We are a strange race. If no one does anything, we comment that since no one does anything, “is desh ka kuch nahin hoga.” If someone does something, we try to find the hidden truth behind the intention. We are a strange race.
Typically, I am extremely sceptical about reality shows, chat shows and basically anything that seems to be not a soap opera. I find them disturbing to the point of voyeurism; a classic example of a decadence that leads to social collective voyeurism and a desire for five minutes of fame; not even fame; rather spotlight.
But I watch them because as a society we watch them. We revel in the antics of the “not so famous”; we watch as life plays out before us, we all become the audience of The Truman Show. And that has been my excuse. “I am waiting for a show that is worth it” was my popular refrain while I kept myself up to date with Splitsvilla.
A few weeks back, Aamir Khan launched a massive media campaign which had just two focused selling point – Aamir Khan and the mystery about the content. No one knew what he would be talking about, what he will be doing. But the tragedy was that almost everyone who spoke about it; said it was to do with “some social cause.”
I do not claim to be a great marketer. But I can sense a few worrying signs if I am near one. The nature of all public discussion was detached. And it seemed all the more worrisome when you looked at the other reality show on television – Roadies. Satyameva Jayate from the very beginning was classified as the show which will speak about social issues – something that the consuming class of India was content leaving to Anna Hazare and the self proclaimed Civil Society. And there were no one vociferously discussing what could Aamir be talking about. The only shares on FB were the link to the Title Track.
This news article gave me a big cause for concern. I’ll spare you the details. Let’s just say that while a lot of people switched on their TV sets to watch SMJ, a lot of people switched off after watching it for 10 minutes or so. India was not ready to be shaken awake from a well deserved Sunday morning.
This disturbed me a lot and I tried to get the ratings from a friend but they will come only on Wednesday, the day of the week when the fate of Indian TV shows becomes known to one and all and to marketers specifically.
But what was more disturbing to me was my own behaviour. Being based out of India, my only legal means of watching any show is if there is a legal site streaming it. So luckily for me Satyameva Jayate does stream its episodes. It’s a good marketing ploy. It allows your content to be shared and spoken about in the social media, generating a lot of buzz. And I like such pragmatic marketing.
What I did not like was what I did. I remember after the first episode, when we both were a little shaken up and I started telling her about Matrubhumi, one of the best movies ever made on the subject, I inadvertently switched the tab to go to MTV and watch the latest episode of Roadies.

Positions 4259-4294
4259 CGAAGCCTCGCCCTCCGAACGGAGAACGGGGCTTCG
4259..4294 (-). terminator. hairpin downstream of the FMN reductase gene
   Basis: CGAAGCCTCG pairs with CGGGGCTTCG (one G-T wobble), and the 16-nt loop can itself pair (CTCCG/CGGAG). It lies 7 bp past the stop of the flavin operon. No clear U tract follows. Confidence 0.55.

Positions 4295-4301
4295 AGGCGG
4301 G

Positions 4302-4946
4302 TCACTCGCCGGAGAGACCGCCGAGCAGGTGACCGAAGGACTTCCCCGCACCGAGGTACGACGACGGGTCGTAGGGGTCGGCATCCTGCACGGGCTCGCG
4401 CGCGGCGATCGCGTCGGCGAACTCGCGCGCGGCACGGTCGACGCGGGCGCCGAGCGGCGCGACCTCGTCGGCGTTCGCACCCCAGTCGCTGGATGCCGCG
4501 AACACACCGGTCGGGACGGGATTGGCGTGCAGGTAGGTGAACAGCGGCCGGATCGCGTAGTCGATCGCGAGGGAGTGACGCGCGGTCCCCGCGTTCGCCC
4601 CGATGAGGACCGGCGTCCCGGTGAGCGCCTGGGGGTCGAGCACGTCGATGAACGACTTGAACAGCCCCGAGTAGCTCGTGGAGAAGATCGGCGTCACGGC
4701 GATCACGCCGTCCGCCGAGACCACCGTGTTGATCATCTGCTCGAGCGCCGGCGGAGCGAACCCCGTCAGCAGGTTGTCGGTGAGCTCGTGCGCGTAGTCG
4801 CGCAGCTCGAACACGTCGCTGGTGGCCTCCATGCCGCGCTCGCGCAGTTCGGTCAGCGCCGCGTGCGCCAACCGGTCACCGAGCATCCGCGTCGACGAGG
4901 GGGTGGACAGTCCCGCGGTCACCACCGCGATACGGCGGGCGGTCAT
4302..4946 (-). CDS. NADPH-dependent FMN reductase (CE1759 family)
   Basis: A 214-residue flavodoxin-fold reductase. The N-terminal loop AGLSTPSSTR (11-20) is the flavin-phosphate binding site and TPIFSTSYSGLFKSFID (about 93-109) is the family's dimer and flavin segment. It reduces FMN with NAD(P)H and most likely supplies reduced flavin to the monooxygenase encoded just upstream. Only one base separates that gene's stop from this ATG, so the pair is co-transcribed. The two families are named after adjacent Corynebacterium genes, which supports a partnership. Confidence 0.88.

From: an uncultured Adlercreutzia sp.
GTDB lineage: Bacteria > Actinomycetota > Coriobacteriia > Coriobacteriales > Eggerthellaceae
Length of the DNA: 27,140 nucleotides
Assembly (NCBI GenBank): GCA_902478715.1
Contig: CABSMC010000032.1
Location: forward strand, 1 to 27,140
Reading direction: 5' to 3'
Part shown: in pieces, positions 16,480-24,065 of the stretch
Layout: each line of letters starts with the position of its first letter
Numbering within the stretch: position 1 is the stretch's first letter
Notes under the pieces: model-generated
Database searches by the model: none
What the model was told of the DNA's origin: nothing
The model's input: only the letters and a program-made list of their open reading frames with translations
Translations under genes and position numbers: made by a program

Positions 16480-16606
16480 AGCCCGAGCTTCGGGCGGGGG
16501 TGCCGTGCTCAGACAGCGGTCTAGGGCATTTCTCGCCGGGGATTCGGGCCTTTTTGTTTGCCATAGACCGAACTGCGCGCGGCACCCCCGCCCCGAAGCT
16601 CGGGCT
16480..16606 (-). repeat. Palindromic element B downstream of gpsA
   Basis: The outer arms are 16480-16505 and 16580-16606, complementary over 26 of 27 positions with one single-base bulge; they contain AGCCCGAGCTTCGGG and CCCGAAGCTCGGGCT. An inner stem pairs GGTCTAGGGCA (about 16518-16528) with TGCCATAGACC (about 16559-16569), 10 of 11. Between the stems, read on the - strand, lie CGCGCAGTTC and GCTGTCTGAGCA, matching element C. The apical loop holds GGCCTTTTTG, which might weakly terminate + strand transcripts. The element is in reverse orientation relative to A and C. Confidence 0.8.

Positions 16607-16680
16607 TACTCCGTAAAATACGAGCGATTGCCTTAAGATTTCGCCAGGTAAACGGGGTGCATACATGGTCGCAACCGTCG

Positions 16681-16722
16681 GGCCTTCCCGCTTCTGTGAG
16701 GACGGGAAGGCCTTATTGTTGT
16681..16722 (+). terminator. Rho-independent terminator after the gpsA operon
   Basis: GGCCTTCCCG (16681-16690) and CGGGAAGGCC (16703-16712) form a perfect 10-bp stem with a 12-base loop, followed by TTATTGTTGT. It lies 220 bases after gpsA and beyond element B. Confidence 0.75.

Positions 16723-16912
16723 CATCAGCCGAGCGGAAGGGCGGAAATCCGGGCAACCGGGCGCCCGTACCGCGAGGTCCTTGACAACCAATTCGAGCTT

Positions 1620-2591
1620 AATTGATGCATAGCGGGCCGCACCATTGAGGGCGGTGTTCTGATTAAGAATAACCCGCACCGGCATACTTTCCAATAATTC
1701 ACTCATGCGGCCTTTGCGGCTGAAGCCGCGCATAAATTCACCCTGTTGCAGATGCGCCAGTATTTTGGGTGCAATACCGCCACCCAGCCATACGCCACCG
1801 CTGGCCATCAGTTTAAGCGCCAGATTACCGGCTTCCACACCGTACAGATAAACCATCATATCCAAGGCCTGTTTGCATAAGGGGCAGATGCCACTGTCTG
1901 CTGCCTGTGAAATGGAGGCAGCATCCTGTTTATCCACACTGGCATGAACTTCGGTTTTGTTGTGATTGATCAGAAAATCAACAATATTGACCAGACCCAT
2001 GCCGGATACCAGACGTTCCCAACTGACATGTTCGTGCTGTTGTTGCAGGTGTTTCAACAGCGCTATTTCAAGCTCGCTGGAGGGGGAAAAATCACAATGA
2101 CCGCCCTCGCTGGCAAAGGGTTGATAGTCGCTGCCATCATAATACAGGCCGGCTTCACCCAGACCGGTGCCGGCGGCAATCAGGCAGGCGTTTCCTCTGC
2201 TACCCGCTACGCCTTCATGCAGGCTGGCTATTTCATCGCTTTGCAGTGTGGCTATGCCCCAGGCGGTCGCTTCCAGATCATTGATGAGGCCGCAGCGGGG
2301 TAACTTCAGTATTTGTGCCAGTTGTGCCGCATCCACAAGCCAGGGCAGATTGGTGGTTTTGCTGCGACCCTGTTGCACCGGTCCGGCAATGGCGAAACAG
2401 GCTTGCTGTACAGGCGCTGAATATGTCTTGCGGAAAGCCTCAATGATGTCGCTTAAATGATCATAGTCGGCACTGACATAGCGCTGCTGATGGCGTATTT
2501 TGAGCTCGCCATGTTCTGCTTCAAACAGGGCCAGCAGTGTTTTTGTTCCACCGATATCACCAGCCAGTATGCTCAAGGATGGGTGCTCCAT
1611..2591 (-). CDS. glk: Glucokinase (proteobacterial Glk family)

In the second episode, as soon as it started, we knew in unison we will be streaming Roadies after the show as from television we had ceased to expect such glaring nakedness of our own society. Like addicts we needed our dose of regular entertainment and a show which was speaking of Child Sex Abuse was too much to handle for us.
That night I could not look into the mirror. I had become what I had feared to be. Indifferent, unaffected, disenchanted, unthinking, incapable of rage at the ills around me and impotent to do anything about what I felt, except running to this blog for refuge.
I still remember the first time I heard about this was when I was in Pilani and a very close friend told me she felt very strongly about it. A few of them got together once they graduated, tried to do something about it, but like most dreams that bloom in the safety of college walls it died soon after.
But it had got me thinking. If they felt so strongly about it, it meant it was happening around me and I grew more aware of it. The statistics revealed in the show was something I had picked up earlier and it had made me shudder.
And that’s when from liking Satyameva Jayate in the first episode, I started praying for its success from the second.
Yes, it has its flaws. The show is too long to hold audience attention on a Sunday morning when everyone in the family is looking forward to a late leisurely lunch. Aamir Khan sways between being a super star, a concerned citizen and a bad talk show host who interrupts and leads the interviewees, thereby curtailing spontaneity.
But then if not Aamir Khan then who? In Princess Diaries, my favourite part was where Mia tells the audience, there is so much more that she can do if she is a princess and not doing it would be the wrong thing to do even if it meant giving up on her own freedom as a commoner.
If because of Aamir Khan, our society watches and discusses the issues as female foeticide and child sex abuse, I am all for it. I want its TVRs to go higher, maintain its ad rates which apparently are higher than IPL (as of now but slated to crash if the show does not deliver) because only then will people discuss it.
I do not wish this to start a movement. I have given up on movements since the day most of the people I knew working around Nariman Point decided to go for a candle light march along Marine Drive rather than to a blood donation camp nearby.
But I do wish that this makes a little start somewhere in the hearts of the few who dare to watch it for the full length, because while it takes an Aamir Khan to be able to go and talk to the Rajasthan Chief Minister (unless a PR firm had already planned it – as a sceptic would say) it takes a lot of courage to come and talk about it on National Television as the participants did.
And while I will continue to watch Roadies after every Episode of SMJ, if I can change at least the world around me, one day I will be able to look into the mirror.